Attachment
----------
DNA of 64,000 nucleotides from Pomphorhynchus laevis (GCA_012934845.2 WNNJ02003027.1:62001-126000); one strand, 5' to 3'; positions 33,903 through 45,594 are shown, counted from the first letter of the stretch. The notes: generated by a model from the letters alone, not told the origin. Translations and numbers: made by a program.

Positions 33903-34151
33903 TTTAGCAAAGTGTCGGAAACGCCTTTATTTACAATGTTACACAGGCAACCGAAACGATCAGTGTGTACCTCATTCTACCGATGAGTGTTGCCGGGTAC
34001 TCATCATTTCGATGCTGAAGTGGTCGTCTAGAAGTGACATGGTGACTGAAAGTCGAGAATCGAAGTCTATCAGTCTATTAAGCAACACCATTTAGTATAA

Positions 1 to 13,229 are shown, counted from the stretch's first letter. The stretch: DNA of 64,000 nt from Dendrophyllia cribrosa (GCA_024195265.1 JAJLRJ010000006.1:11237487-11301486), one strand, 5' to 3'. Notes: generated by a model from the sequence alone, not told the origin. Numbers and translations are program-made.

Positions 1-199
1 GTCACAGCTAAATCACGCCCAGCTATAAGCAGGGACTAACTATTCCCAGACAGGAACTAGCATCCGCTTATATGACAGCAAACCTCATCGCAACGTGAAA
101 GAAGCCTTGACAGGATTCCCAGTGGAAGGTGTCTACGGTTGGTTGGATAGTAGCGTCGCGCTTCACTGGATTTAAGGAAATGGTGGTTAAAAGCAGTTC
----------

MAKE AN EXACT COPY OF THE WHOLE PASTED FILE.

DNA of 64,000 nucleotides from Pomphorhynchus laevis (GCA_012934845.2 WNNJ02003027.1:62001-126000); one strand, 5' to 3'; positions 33,903 through 45,594 are shown, counted from the first letter of the stretch. The notes: generated by a model from the letters alone, not told the origin. Translations and numbers: made by a program.

Positions 33903-34151
33903 TTTAGCAAAGTGTCGGAAACGCCTTTATTTACAATGTTACACAGGCAACCGAAACGATCAGTGTGTACCTCATTCTACCGATGAGTGTTGCCGGGTAC
34001 TCATCATTTCGATGCTGAAGTGGTCGTCTAGAAGTGACATGGTGACTGAAAGTCGAGAATCGAAGTCTATCAGTCTATTAAGCAACACCATTTAGTATAA

Positions 1 to 13,229 are shown, counted from the stretch's first letter. The stretch: DNA of 64,000 nt from Dendrophyllia cribrosa (GCA_024195265.1 JAJLRJ010000006.1:11237487-11301486), one strand, 5' to 3'. Notes: generated by a model from the sequence alone, not told the origin. Numbers and translations are program-made.

Positions 1-199
1 GTCACAGCTAAATCACGCCCAGCTATAAGCAGGGACTAACTATTCCCAGACAGGAACTAGCATCCGCTTATATGACAGCAAACCTCATCGCAACGTGAAA
101 GAAGCCTTGACAGGATTCCCAGTGGAAGGTGTCTACGGTTGGTTGGATAGTAGCGTCGCGCTTCACTGGATTTAAGGAAATGGTGGTTAAAAGCAGTTC